The Unbearable Lightness of Being Hungry | A Sydney Food Blog

The Paddington and other 2015 highlights

December 31st, 2015  |  Published in Favourites, Latest, Restaurants


So I’m writing this literally hours before 2015 is about to wind up, so I hope you don’t mind if I do a little time-tripping via memory lane and drop some of my culinary highlights of 2015.

One of the most-amped-up openings of the year was The Paddington in (non-spoiler alert) Paddington. Given that it was Ben Greeno’s first gig after his megawatt run at Momofuku Seiobo (truly one of the best restaurants in Australia under his reign), all that hype and breath-holding was worth it.


As you might have heard in my podcast with him, the roast chicken was a key part of the menu for his Merivale venture (he even tried 100 euro roast chicken in France as research), but that’s not the only thing that gets a rotisserie spin at this venue.

The Paddington, even when it was box-fresh, was packed and en pointe from its first week, and unsurprisingly racked up pretty great endorsements. It features one of my fave dishes of the year, which is the spelt, braised kombu and egg concoction that Ben first conjured up as an emergency measure (to use up butter from France, which is kind of the nicest emergency that exists!). It’s flat-out phenomenal.


I think I maxed out on praise just writing about Automata, the Chippendale restaurant that’s run by Clayton Wells, who was Ben’s deputy at Momofuku Seiobo. It’s my favourite restaurant to have opened this year (and Jill Dupleix and Terry Durack obviously agree, placing it high on their list of Australia’s hottest restaurants of 2015). Both chefs have busted expectations since cord-cutting from Seiobo, and it was awesome to see Clayton showcase his invention (and his admitted dependency on seaweed!) with the ever-changing five-course here. Automata’s featured two of the best dishes I’ve had this year: the stracciatella, fermented peach, dehydrated tomato and kelp oil and the raspberry, rhubarb, cherry tomato and wakame.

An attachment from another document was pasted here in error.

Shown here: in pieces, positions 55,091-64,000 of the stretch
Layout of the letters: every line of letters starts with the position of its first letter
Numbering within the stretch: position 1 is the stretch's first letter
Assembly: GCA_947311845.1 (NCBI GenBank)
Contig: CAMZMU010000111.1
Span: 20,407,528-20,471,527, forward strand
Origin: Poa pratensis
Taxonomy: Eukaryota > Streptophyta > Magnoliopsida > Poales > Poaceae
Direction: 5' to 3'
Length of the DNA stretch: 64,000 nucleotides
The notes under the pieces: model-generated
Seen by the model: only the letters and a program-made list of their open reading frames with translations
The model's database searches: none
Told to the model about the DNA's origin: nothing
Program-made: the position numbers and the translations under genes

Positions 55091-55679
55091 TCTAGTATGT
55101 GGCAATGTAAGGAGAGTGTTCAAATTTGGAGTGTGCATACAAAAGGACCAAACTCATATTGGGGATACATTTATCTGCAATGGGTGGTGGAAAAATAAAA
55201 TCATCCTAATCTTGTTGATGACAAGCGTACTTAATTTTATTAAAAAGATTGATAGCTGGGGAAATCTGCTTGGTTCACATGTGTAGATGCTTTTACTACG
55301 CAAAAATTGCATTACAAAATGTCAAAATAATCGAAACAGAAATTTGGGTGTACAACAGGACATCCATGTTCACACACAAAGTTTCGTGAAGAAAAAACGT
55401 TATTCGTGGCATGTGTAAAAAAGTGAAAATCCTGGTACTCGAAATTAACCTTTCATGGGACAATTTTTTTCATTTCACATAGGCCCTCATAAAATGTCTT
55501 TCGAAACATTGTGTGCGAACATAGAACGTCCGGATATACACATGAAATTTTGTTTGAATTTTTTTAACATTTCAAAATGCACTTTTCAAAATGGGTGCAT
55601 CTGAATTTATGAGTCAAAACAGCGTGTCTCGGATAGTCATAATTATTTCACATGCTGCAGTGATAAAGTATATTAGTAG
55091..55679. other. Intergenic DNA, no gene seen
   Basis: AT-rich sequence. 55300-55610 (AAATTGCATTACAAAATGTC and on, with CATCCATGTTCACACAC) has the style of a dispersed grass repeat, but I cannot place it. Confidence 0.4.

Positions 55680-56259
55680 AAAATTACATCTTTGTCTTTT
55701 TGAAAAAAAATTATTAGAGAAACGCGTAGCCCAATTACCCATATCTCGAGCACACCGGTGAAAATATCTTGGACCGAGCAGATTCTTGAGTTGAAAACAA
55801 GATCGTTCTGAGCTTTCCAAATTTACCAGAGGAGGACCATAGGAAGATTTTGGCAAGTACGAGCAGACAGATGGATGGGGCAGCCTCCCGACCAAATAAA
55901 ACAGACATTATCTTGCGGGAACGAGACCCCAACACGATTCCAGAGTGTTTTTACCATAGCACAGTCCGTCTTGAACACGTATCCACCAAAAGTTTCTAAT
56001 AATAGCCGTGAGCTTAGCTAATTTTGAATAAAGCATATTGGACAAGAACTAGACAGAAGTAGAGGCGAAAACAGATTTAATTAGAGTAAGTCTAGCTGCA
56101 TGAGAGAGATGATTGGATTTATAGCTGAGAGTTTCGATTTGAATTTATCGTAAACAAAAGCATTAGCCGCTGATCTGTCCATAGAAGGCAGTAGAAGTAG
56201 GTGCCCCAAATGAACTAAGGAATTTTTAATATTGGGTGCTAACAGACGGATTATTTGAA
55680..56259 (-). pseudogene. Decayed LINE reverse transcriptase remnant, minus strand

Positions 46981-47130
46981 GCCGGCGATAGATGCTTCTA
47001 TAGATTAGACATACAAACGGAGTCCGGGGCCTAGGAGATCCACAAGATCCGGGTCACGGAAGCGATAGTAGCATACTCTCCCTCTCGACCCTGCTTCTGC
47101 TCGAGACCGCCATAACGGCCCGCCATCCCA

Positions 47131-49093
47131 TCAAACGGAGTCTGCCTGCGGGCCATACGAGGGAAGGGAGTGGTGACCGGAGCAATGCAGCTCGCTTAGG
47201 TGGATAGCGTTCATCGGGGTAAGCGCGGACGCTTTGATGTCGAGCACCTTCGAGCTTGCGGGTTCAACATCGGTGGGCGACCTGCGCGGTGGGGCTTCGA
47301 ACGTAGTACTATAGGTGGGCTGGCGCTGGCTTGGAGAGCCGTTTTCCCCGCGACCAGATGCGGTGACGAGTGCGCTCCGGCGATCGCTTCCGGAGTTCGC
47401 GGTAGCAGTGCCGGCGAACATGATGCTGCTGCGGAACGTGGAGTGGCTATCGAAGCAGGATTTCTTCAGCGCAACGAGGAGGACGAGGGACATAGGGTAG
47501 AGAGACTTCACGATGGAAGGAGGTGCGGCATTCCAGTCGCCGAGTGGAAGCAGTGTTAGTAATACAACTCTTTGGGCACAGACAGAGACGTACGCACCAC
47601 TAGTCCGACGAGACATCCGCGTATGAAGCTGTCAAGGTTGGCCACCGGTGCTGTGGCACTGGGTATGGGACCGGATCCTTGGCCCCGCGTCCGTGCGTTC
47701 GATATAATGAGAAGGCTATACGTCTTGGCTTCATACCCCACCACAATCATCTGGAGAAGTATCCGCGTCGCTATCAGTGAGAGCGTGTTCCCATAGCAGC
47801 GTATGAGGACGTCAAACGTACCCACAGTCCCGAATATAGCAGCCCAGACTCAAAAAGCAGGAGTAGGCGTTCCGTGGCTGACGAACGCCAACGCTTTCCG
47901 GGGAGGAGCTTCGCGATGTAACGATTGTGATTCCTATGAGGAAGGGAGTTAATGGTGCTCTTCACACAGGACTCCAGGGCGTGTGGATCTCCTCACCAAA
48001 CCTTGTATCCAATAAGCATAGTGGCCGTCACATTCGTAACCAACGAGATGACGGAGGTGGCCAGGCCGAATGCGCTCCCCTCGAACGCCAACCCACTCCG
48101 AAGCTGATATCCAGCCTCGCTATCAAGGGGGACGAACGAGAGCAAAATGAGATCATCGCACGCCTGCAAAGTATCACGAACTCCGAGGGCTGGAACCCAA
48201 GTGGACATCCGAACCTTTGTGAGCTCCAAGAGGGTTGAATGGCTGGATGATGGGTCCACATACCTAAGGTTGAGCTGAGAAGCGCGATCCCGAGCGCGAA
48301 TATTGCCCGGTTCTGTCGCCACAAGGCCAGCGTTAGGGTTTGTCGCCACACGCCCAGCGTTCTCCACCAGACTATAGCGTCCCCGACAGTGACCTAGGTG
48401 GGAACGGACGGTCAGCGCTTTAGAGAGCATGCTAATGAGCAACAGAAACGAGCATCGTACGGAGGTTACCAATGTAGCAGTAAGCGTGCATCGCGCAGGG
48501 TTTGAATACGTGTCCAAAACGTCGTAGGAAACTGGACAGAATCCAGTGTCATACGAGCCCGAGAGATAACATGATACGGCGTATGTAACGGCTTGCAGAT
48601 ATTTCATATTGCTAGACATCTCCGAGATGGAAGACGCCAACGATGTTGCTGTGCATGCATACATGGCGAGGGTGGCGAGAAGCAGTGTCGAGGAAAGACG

There should be some auto-renewal function at Automata, where you instantly get booked in for a future sitting once you leave the restaurant, because it is worth so many return visits.


Another standout for me was Dead Ringer in Surry Hills – although how could you really misfire if you take the award-blitzing team behind Bulletin Place and hook them up with Farmhouse chef Tristan Rosier? The yuzu Bacardi Breezer was one of the most fun drinks I had in 2015 and do not underestimate the creamed almond, sesame and grape dip on Tristan’s menu. Usually, I’d skip over dip, but I’m glad I got talked around on this. I listed this as one of the best vegetarian dishes under $20 in Sydney for Good Food.